When I hear on the news “they are burning their own neighborhoods”
I remember how refugees detained half-a-world away protest
by sewing their own mouths shut,
how overcast stitches of twine finish the cut edges
of faces that might otherwise unravel
Which is more silent: a stitched mouth
or a crushed larynx?
(Freddy Gray howled, the last time we heard him speaking.)
In one corner of my mind, gratitude mixes with grief
for a city still shouting even as
Links on the situation in Baltimore — especially as regards media coverage and issues of violence/nonviolence — follow below the jump.
Ta-nehisi Coates, as always, authors a must-read:
When nonviolence is preached as an attempt to evade the repercussions of political brutality, it betrays itself. When nonviolence begins halfway through the war with the aggressor calling time out, it exposes itself as a ruse. When nonviolence is preached by the representatives of the state, while the state doles out heaps of violence to its citizens, it reveals itself to be a con. And none of this can mean that rioting or violence is “correct” or “wise,” any more than a forest fire can be “correct” or “wise.” Wisdom isn’t the point tonight. Disrespect is. In this case, disrespect for the hollow law and failed order that so regularly disrespects the community.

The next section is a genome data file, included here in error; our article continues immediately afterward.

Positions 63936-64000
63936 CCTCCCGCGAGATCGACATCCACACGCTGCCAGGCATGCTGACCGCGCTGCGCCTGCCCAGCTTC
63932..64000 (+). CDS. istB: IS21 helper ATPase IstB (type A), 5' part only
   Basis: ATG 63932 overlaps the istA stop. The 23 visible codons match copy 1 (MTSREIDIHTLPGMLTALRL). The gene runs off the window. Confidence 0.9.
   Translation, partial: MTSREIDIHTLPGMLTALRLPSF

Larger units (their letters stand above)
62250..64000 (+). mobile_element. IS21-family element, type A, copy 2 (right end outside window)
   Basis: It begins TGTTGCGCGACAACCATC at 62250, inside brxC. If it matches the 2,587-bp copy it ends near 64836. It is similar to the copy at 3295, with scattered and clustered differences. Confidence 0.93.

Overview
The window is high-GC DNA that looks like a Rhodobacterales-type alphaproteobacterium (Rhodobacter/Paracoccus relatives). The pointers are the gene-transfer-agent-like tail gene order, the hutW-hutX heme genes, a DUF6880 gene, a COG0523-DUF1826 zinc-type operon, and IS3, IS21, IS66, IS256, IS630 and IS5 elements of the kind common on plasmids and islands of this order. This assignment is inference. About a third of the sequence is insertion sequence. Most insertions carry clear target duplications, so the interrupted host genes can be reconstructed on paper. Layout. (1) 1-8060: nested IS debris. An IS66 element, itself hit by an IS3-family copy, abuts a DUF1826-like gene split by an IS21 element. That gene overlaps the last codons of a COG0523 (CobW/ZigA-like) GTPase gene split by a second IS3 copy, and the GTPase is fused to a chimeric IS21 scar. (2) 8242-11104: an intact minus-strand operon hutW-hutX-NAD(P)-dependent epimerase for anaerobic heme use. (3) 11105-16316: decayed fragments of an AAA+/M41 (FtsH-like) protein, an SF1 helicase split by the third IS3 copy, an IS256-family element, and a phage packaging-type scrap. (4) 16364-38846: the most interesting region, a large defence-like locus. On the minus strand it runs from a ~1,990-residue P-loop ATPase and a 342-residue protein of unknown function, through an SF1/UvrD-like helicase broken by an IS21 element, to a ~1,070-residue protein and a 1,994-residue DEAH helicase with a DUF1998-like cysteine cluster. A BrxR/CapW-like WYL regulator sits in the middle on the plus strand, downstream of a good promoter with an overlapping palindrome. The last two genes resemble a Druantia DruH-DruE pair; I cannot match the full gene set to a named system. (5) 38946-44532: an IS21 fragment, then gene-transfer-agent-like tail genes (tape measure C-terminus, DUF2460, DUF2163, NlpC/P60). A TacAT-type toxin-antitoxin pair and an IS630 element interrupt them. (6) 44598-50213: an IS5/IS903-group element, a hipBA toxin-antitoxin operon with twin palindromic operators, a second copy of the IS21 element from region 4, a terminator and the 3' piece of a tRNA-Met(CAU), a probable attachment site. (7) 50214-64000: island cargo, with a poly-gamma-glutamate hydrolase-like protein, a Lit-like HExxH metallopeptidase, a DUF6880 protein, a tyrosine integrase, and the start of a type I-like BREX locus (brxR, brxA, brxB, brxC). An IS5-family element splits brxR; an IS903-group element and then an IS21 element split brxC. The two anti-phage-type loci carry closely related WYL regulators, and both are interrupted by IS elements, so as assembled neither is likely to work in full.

Urban uprisings are not necessarily great tactics for social change (though sometimes they are) and they’re not nonviolent direct action. We already know that. But before you criticize some young people of color for not engaging in nonviolent tactics, ask yourself: am I actively engaged in nonviolent tactics for social change on these issues? Or am I quietly acquiescent with the system that perpetuates the violence that makes their lives impossible?
And from Mic.com, how One Tweet Shows the Hypocrisy of the Media’s Reaction to Riots in Baltimore. (h/t David Wells)
[If you’re curious about my reference to refugees sewing their mouths shut? Here is more on that.]
My thoughts go out to the family and friends of Freddy Gray tonight. May they find peace and healing in their grief. For the people of Baltimore — and of so many other hurting communities — I wish for you safety, healing, and justice. A true justice, which must mean (in the words of Mychal Denzel Smith) “a lasting justice that values black life.”